Taking advantage of Ivy Bridge's efficient operation, Intel accompanied its third-generation Core processors with a new small form factor platform dubbed Next Unit of Computing (NUC).
Although we welcome SFF machines from industry heavyweights like Intel, the company's NUC products have been grossly overpriced, initially starting around $400 for a complete build based on the Core i3. Even today, a barebones version of the i3 NUC system still costs almost $300, and that's without memory, storage, Wi-Fi and an operating system, which could easily add a couple hundred bucks.
Recognizing its pricing issue, Intel introduced an option based on the 1.1GHz Celeron 847, but that chip is awfully slow and at $180, the barebones box it comes inside still isn't a particularly good value. To date, we think it's safe to say that NUC is a cool idea that has been hamstrung by poor hardware choices and unattractive prices -- a trend that Gigabyte hopes to buck with its new NUC offerings.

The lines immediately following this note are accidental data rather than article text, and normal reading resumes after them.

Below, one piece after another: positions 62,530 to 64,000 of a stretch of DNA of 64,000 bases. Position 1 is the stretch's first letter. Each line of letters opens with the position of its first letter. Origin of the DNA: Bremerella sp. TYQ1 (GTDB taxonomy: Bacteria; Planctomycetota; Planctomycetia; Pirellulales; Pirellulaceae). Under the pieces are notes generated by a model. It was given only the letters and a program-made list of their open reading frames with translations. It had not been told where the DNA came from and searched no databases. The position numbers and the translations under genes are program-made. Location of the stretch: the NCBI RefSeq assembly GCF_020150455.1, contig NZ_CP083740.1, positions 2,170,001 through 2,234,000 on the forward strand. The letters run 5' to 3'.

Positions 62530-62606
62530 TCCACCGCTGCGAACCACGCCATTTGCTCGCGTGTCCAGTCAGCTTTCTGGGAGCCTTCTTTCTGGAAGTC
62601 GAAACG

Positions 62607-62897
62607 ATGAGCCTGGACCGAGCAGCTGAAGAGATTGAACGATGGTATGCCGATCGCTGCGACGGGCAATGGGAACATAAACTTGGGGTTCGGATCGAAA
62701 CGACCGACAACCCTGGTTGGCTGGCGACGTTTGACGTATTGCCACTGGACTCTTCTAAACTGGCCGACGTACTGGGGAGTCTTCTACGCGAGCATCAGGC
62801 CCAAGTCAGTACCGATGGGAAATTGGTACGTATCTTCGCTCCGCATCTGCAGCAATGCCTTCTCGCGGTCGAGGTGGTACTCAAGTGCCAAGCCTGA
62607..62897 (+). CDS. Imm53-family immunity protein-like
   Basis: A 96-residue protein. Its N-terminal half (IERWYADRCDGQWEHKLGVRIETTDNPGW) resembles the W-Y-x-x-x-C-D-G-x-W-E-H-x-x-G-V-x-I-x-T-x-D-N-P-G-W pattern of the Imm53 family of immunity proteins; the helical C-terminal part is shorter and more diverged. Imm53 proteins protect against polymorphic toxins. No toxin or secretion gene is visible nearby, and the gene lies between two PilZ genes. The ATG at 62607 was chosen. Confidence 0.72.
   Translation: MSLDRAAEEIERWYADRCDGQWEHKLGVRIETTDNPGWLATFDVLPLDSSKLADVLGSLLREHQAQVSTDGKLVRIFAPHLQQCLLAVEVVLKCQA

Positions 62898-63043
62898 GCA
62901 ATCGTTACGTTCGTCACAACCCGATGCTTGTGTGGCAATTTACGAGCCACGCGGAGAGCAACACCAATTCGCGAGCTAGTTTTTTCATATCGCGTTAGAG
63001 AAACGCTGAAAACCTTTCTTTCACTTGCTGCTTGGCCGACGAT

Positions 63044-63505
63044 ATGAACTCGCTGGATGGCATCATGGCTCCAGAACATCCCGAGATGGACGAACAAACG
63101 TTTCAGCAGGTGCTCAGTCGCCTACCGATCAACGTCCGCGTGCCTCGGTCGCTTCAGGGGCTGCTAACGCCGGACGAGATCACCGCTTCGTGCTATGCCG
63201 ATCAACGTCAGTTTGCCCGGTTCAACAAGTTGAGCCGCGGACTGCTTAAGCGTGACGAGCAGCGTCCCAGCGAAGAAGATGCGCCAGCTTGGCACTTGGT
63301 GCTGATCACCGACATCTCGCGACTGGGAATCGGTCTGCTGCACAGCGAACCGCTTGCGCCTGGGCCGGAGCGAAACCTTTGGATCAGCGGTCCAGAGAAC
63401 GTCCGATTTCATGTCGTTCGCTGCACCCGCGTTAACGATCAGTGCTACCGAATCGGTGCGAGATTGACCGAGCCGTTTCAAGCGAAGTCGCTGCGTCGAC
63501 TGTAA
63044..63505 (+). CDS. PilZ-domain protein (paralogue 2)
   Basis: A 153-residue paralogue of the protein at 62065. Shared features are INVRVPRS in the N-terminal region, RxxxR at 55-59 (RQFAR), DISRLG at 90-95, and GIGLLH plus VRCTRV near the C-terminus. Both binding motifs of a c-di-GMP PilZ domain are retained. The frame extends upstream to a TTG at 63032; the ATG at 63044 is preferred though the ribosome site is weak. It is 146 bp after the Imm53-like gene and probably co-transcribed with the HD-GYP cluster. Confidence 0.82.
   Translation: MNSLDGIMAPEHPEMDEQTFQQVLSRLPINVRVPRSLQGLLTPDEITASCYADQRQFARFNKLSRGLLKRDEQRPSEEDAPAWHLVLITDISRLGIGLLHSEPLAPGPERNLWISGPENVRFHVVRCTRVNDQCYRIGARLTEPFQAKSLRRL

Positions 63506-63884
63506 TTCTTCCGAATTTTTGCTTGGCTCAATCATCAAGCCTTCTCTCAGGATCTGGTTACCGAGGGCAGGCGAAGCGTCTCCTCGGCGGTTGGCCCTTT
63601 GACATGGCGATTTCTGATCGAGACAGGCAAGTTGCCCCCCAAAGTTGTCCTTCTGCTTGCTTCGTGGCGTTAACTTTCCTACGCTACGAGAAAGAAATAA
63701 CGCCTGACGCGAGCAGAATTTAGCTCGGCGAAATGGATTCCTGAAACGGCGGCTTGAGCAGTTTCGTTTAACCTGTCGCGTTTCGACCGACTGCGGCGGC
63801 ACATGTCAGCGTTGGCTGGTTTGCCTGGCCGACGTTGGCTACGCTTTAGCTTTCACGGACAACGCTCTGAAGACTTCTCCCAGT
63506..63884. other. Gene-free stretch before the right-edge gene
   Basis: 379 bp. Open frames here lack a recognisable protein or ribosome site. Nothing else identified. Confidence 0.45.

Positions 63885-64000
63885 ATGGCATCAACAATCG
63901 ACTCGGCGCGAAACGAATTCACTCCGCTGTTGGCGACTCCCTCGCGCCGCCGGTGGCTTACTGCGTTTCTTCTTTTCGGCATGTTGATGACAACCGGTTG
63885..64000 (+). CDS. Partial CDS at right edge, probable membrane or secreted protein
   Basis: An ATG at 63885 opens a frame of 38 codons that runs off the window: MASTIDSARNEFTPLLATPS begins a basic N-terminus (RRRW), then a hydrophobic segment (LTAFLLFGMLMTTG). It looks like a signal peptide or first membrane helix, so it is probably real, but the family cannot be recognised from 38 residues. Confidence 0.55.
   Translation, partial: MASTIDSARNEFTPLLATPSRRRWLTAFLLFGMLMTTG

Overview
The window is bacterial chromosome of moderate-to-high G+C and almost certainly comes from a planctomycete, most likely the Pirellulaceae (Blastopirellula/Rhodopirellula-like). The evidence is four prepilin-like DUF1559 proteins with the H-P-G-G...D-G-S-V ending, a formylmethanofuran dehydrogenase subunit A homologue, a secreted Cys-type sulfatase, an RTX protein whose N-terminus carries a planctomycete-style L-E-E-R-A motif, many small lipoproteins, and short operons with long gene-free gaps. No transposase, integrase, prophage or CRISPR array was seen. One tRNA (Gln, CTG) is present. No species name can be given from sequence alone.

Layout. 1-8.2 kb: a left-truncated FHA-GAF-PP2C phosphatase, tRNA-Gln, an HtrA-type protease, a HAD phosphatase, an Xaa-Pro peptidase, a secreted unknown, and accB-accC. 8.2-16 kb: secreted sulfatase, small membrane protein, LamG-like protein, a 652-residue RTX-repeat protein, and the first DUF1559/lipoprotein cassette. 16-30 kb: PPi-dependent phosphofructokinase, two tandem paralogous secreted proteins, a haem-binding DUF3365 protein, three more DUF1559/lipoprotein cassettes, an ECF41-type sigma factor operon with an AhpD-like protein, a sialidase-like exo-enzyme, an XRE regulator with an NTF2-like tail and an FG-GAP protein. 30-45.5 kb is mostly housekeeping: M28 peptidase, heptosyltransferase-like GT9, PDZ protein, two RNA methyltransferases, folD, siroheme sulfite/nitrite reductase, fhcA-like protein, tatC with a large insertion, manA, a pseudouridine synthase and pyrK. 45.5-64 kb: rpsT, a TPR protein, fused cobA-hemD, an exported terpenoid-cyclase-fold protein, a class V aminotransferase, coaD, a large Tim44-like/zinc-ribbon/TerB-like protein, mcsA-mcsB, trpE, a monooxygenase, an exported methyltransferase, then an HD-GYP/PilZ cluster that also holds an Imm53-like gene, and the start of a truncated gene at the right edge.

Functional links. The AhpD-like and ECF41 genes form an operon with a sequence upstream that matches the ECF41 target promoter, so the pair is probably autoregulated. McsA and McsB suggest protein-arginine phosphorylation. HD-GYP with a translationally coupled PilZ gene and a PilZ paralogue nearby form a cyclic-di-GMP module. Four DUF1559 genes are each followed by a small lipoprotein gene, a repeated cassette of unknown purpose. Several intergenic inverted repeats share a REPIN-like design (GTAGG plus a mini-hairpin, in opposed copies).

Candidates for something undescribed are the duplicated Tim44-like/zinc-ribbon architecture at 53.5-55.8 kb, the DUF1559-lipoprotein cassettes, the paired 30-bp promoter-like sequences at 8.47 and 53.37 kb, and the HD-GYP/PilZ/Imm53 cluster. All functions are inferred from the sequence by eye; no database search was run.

Gigabyte's pint-sized "Brix" systems come in four different processor configurations, including the 1.8GHz Celeron 1037U, 1.9GHz Core i3-3227U, 1.8-2.7GHz Core i5-3337U and 2-3.1GHz Core i7-3537U. Those seem much more powerful than Intel's lineup. But are they a smart purchase compared to budget desktops/laptops?